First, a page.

Six In Schools: A Special Project-based Learning Lesson Plan for Struggling Students

Here's a classroom at Essex Street Academy in NYC, a school that prides itself on its project-based learning ideas for writing and learning, as well as a personalized approach to education. The ninth and tenth graders taking a creative writing course with teachers Jenny Platow and Caitlin Thomas were asked to write Six-Word Memoirs after thoroughly analyzing the book, I Can’t Keep My Own Secrets: Six-Word Memoirs by Teens Famous & Obscure, found in the school library.

The students were encouraged to notice not just the words used in the memoirs but also the positioning of the words on the page and the book’s overall design. The class then went on to explore the Six-Word Memoir format as a greater movement by checking out some YouTube video compilations, celebrity six-worders and memoirs from teenagers just like them.

Several of the students have Individual Education Plans (IEPs) and struggle with reading and writing in some capacity; still, as we’ve so often found, project-based learning lesson plans like the Six-Word Memoir format is accessible for everyone. Although the main focus of their creative writing course this semester was dramatic writing, students took the creative liberty to mix things up by incorporating other forms of project-based learning examples for creative writing into the curriculum as well. Each student was required to create three to four memoirs of their own, whether funny, sad, serious or random.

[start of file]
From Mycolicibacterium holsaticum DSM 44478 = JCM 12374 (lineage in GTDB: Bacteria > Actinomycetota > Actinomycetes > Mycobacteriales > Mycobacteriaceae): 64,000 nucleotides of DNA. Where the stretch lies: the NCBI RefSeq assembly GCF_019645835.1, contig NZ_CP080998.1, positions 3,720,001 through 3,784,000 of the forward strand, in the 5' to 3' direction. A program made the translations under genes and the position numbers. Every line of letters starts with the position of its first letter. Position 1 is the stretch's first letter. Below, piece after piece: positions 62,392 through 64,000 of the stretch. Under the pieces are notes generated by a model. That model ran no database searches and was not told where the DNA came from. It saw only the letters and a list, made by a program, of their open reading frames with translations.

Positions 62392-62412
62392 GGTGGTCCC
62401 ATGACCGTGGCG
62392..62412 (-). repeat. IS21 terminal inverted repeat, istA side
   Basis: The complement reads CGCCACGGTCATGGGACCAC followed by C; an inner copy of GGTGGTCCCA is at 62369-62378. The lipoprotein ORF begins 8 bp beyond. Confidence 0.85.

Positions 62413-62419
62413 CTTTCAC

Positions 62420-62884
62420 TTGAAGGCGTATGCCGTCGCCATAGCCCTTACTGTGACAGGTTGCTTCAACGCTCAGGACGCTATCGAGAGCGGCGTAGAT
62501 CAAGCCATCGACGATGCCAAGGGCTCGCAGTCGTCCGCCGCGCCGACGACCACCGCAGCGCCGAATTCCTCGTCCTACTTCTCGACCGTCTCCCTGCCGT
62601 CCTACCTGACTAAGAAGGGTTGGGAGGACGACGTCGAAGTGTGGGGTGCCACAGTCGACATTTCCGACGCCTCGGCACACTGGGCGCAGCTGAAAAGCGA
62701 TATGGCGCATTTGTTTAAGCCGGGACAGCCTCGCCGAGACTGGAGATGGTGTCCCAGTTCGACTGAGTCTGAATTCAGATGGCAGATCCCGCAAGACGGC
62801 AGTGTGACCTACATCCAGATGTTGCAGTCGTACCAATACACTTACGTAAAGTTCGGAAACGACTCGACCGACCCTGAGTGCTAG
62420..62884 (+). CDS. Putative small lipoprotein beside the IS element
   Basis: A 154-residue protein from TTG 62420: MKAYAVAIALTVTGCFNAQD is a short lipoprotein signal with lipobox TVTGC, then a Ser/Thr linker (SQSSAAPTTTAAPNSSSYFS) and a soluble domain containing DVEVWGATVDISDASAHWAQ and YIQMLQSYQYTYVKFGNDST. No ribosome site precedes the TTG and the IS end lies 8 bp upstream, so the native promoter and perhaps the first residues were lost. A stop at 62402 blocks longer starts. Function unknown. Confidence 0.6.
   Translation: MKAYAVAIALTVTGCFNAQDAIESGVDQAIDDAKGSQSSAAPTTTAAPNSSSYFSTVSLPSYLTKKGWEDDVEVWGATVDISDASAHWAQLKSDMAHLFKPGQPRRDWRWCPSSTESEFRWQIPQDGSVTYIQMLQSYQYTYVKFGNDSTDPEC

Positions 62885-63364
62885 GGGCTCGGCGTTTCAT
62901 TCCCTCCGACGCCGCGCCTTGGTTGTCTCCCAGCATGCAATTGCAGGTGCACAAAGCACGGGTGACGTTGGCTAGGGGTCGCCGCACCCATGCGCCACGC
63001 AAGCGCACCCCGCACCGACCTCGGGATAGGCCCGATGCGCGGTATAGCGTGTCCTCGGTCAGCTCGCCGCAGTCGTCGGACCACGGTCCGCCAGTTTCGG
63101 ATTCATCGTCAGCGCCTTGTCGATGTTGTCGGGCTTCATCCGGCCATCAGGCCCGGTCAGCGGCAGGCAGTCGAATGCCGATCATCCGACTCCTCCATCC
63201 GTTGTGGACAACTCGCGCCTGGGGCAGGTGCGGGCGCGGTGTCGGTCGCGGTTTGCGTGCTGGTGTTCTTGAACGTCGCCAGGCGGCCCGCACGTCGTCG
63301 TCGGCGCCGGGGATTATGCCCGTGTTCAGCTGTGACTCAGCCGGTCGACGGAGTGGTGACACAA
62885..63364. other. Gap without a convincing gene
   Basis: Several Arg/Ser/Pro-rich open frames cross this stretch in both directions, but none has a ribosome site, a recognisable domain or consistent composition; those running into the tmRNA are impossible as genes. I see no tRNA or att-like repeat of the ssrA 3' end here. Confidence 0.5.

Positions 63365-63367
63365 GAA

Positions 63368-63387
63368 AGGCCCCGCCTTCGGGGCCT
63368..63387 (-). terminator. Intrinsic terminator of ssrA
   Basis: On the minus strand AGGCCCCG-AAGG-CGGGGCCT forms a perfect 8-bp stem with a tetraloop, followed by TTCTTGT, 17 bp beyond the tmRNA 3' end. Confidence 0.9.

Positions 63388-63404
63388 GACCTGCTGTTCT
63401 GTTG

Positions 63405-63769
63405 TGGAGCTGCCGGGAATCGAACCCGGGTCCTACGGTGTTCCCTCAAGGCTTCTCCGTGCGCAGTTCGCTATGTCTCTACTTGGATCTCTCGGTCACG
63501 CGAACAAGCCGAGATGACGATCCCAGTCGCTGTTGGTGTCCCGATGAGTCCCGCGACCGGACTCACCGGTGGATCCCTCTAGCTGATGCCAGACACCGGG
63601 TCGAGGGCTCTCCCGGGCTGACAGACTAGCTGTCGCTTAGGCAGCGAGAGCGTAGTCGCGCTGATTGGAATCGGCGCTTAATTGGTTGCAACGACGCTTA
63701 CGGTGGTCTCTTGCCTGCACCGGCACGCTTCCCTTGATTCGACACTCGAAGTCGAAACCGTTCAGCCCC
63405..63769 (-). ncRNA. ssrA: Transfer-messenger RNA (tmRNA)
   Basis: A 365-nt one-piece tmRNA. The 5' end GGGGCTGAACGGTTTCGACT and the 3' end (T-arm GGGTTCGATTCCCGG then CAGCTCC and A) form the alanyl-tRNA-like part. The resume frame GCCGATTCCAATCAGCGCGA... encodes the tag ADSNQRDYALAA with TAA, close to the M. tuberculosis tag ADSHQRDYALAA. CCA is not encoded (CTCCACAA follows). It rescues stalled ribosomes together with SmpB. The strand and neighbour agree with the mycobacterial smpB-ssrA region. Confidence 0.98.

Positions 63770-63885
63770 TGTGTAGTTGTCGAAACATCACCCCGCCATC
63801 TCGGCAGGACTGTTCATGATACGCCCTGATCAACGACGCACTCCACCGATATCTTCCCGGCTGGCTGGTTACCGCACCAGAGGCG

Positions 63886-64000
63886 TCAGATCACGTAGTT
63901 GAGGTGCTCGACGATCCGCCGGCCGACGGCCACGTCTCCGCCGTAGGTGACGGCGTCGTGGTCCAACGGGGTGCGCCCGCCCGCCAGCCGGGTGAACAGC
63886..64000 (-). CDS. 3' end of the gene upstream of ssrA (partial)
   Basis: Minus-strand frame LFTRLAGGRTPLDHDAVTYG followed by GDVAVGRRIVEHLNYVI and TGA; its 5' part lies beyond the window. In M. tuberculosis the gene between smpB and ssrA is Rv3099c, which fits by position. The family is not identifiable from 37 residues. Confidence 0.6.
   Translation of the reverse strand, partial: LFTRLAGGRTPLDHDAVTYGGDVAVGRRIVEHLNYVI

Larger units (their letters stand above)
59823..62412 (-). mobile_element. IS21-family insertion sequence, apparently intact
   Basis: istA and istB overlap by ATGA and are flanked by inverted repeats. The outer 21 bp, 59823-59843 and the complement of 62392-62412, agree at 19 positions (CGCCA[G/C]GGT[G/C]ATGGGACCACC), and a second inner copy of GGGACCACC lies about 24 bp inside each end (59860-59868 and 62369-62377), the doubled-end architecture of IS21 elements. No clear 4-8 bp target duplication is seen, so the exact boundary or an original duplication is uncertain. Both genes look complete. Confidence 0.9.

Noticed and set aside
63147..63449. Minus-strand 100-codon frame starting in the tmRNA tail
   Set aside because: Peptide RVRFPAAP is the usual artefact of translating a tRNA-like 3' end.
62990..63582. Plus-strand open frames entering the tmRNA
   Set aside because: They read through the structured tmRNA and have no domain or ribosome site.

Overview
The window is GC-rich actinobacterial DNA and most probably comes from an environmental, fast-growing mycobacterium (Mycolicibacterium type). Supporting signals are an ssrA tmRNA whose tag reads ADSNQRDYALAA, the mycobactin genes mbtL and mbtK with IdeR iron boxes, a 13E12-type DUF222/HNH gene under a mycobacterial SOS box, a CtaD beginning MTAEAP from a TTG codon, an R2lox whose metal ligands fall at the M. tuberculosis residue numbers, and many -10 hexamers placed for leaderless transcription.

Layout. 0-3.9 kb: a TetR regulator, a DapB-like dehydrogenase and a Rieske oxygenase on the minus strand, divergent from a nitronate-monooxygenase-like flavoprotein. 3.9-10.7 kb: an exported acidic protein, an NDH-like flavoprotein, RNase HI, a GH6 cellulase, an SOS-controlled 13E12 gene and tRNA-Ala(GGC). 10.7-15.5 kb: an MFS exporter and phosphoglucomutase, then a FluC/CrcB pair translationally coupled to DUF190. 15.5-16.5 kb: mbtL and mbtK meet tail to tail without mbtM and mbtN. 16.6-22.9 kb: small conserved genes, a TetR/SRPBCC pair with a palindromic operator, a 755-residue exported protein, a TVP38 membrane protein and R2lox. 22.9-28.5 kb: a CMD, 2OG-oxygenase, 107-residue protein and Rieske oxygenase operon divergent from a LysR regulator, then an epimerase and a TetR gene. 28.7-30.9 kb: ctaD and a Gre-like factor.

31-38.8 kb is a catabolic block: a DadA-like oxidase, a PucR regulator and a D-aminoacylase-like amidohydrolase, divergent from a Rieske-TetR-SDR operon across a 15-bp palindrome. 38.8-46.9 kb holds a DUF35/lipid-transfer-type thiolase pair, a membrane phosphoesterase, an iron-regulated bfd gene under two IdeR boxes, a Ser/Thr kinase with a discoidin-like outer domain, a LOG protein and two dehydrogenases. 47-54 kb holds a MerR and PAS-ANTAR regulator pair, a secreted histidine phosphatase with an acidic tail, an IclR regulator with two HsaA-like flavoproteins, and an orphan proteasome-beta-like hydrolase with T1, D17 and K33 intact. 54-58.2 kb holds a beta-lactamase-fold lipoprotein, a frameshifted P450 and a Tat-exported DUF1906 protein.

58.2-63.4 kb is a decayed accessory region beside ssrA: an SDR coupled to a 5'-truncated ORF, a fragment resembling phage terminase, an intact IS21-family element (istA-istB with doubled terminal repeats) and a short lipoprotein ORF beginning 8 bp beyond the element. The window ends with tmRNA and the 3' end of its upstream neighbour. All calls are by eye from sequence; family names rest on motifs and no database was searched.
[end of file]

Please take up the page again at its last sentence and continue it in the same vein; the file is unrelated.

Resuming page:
“We quickly saw that while some of our students used the format as a way to just express their creativity and silliness, others quickly gravitated towards revealing more serious and sad anecdotes from their life experiences,” Jenny says.

The memoirs were then used as a jumping off point to talk about grammar and punctuation, from the importance of comma placement, to the true use of a semicolon. Finally, the project-based learning activities for English were proudly hung on a wall on the first floor in a high traffic area.

Jenny adds: “We hope it will be a conversation piece for other students in the school who are learning a lot in only six words about their peers.” Here’s a look at some of the wonderful English project-based learning ideas from Essex Street Academy.

   “Chaotic is my real middle name.” -Zane
   “Lost my mind, now I’m here.” -Steven
   “Dreams won’t happen till you’ve spoken.” -Elsa
   “I love you; Stop doing drugs.” -Aaron

“Six-Word Memoirs taught us a lot about our students and also taught the kids that efficiency of language can be a powerful way to make a point or share something poignant about themselves,” Jenny says. A big SMITH Magazine thanks to everyone at Essex Street Academy who shared their Six-Word memoir experiences with us!